Romelu Lukaku's return to Inter Milan was completed on Wednesday, but the Belgian will wear a different number in his second spell at the club. Meanwhile, PSG's new kit sponsor is perfect for Messi.
Mario Balotelli is an Italian soccer player who currently plays for AC Monza in Italy's Serie B, having left Brescia in the summer of 2020. The striker is known as a talented player who has sometimes not got the best out of his abilities. Blessed with skill and pace, he has enjoyed sporadic success but rarely performed to a consistent level. Balotelli has won eight domestic trophies during his career, including three Serie A titles, one Coppa Italia and the Champions League with Inter Milan. He also won the Premier League and FA Cup while at Manchester City.
Having started his career at Lumezzane in 2006, Balotelli's talent was soon recognised and he moved to Inter. Success followed but it was also the start of many controversies that have dogged his career. He moved to Manchester City to rejoin former Inter boss Roberto Mancini after falling out with Inter chief Jose Mourinho. A training ground bust-up with the City manager saw him move to AC Milan where he remained for 18 months. A switch to Liverpool followed but that lasted just one season after further off-field incidents. Balotelli moved back to AC Milan on loan for one unsuccessful season before settling at French club Nice.
Balotelli, Manchester City and the Premier League
Balotelli joined Manchester City from Inter for £24million in August 2010, with City boss Mancini willing to take a chance on the controversial star. He scored on his debut in the Europa League against Romanian side FC Politehnica Timisoara, but suffered a knee injury in the same match that required surgery and kept him out for two months. He scored his first Premier League goal against West Brom in November 2010. However, he also received the first of four red cards while at City during the game for violent conduct.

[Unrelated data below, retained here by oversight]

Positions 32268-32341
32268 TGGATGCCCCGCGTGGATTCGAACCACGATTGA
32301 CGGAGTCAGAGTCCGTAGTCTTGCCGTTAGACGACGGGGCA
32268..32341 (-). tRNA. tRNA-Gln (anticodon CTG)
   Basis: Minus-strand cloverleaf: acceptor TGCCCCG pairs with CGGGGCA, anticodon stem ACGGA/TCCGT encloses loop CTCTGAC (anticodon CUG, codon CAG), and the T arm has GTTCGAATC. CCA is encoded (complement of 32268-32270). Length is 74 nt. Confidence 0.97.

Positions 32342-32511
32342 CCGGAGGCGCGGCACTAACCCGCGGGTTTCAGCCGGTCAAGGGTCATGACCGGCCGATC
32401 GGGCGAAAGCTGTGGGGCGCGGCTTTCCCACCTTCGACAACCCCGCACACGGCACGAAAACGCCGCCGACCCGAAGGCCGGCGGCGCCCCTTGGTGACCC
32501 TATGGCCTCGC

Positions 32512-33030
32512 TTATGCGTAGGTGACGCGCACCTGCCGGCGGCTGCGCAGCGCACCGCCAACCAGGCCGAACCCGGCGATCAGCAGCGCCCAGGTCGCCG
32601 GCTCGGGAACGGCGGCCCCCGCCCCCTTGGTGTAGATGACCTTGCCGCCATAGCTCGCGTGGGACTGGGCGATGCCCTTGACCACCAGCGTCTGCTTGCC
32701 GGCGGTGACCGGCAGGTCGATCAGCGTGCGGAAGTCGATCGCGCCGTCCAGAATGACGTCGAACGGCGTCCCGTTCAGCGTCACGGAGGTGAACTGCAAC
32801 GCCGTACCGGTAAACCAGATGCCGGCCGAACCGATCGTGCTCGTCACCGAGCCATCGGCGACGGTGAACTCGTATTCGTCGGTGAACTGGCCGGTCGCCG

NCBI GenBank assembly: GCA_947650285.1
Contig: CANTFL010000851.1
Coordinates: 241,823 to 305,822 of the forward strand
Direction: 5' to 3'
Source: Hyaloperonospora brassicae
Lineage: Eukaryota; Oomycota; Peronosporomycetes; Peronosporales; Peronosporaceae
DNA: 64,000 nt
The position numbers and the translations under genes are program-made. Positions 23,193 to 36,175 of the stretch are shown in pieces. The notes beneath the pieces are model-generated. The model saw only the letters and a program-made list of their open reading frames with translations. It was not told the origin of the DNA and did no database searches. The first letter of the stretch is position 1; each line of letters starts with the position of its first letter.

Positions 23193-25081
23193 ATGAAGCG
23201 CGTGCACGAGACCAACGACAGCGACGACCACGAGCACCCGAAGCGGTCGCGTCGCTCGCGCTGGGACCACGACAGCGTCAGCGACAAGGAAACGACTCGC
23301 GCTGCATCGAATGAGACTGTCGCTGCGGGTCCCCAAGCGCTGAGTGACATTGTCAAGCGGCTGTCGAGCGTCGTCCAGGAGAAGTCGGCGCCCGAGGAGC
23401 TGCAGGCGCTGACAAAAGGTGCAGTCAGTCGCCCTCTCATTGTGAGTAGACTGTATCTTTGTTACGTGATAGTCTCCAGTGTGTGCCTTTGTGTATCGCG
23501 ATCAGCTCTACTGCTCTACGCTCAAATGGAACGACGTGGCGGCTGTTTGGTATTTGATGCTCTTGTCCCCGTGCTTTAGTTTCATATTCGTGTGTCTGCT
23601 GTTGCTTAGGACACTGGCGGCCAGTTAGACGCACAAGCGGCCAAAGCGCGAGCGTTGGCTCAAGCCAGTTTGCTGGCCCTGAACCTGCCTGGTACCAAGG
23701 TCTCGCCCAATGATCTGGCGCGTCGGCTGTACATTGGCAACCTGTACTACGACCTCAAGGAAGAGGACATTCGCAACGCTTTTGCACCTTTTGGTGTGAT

He celebrated winning the Golden Boy Award by scoring a first Premier League hat-trick against Aston Villa in late December. He was sent off for the second time that season in a Europa League game with Dynamo Kyiv but the campaign ended on a positive note with a man-of-the-match display as City beat Stoke 1-0 to lift the FA Cup.
The 2011/12 campaign was his most successful at the Etihad Stadium and ended with Balotelli receiving a Premier League winner's medal. He scored 13 league goals and 17 in all competitions, becoming a firm fans' favourite along the way. Highlights included scoring twice as City thrashed rivals Manchester City 6-1 in October 2011 while he scored his first Champions League goal for the club against Villarreal.
Despite scoring twice against Sunderland in March, he fell foul of Mancini once more when arguing with Aleksandar Kolarov over who should take a free kick. Two yellow cards saw him dismissed against Arsenal in April, receiving a three-match ban. It prompted an angry Mancini to say that he would not play again that season.
A tough time at Liverpool